Big Ten Team Previews: Minnesota


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Jerry Kill knows how to turn programs around.

First, it was Southern Illinois, and then their northern neighbor, Northern Illinois. Now it’s Minnesota, who is in its fourth season under Kill’s direction.

With a majority of the players having been brought in by Kill, the expectations for the Gophers are higher than ever.

“I think there's no question we want to continue to improve on what we did last year,” Kill said at Big Ten media days. “And we won eight games, and I think anytime you go into the Big Ten and if you don't have a mission to win the Big Ten, then why play?”

After going 8-5 in their third season under Kill, Minnesota has a lot going for them as a team.

They have a starting quarterback, Mitch Leidner, who received a fair amount of playing time while running a two-quarterback system with former-Gopher Philip Nelson. Also returning is running back David Cobb, who ran for 1,202 yards last season.

And most importantly, they have — according to several players — perhaps the closest-knit group that Kill has coached during his time at Minnesota.

“It’s hard to say, if you are around our facility and are around this team, there’s just love and a bond with our teammates that is unreal,” defensive back Cedric Thompson said, failing to hold back his smile. “I feel like blood couldn’t make us any closer, like those are my real brothers.

“From the weight room, to the field, to even hanging out in the players lounge, or going to another player’s house to play video games, we’re one big family and that’s going to make us really good.”

The Gophers have eight returning starters on offense — excluding the several starts that Leidner made — and seven on the defensive side of the ball.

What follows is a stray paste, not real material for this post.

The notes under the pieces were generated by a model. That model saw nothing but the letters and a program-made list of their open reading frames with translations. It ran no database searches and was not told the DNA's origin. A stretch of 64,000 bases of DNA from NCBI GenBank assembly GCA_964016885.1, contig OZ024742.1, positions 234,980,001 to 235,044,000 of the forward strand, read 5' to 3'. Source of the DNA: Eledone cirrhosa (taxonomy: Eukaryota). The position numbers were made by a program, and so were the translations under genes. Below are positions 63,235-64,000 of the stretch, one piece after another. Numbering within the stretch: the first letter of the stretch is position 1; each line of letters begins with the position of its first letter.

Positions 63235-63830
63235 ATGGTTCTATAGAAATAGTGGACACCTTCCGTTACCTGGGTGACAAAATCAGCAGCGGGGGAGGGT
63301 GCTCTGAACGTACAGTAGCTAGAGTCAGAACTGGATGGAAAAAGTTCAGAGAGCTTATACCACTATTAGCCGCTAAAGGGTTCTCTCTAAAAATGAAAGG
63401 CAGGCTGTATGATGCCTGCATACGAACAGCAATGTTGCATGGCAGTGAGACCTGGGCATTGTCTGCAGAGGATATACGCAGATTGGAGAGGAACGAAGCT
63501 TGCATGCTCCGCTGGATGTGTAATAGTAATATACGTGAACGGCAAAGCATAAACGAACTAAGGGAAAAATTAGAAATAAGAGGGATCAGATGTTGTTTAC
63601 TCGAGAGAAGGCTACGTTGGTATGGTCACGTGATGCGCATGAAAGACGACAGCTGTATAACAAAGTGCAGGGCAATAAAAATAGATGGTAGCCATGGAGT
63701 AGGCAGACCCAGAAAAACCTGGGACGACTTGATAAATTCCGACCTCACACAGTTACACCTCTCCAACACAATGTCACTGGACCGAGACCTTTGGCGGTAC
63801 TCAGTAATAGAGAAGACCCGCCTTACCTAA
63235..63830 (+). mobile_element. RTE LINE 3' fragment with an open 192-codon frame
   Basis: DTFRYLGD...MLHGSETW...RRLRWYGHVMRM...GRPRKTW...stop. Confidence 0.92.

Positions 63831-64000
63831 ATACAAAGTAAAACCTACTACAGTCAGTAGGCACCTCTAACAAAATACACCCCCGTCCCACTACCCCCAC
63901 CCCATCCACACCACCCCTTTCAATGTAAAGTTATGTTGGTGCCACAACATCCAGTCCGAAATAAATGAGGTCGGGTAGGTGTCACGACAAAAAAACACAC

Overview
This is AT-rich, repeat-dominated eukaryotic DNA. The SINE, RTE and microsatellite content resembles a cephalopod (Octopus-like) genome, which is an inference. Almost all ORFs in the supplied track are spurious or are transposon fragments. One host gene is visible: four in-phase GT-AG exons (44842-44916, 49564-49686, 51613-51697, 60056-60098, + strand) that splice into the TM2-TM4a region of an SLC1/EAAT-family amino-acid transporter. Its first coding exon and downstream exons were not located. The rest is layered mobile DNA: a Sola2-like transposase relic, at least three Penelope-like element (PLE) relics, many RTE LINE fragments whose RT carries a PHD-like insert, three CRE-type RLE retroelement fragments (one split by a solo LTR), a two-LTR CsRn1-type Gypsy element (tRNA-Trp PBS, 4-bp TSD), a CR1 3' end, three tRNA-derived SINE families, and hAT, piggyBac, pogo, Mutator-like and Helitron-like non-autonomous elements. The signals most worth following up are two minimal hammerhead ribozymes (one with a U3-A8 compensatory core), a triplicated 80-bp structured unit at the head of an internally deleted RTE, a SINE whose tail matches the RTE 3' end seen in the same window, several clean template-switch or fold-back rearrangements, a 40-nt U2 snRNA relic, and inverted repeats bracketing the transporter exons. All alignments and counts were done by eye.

With Leidner at quarterback, Cobb expects a more balanced offensive attack than the usual ground-and-pound running game from previous years.

“We’re going to run the ball, we’re going to be physical. I think everyone knows that,” Cobb said. “I think this year, we’ll be more explosive with the passing game. Our receivers and Mitch, their chemistry has gotten 10 times better over the offseason.”

Minnesota also has a fairly favorable schedule, particularly the first eight games, where their toughest opponent will likely be a September game at Michigan.

But the Gophers finish off the season brutally, facing Iowa, Ohio State, Nebraska, and Wisconsin in the final four weeks.

Minnesota won’t likely be favored in any of those games to end the season. But getting the respect they think they deserve is something they’ve gotten used to.

Even with a handful of returning starters, strong team chemistry, and a coach that has turned around program after program, the Gophers enter this season as underdogs in the Big Ten.

In Leidner’s eyes, that will be the case until they compete for a Big Ten championship.

“We’ll see what happens,” Leidner said. “We have our die-hard Gopher fans that have stuck with us through thick and thin, but there are a lot of people waiting for us to turn the corner, and this year is going to be the year.”

Follow @JacobSheyko on Twitter for updates, news, and analysis about the Iowa football team.

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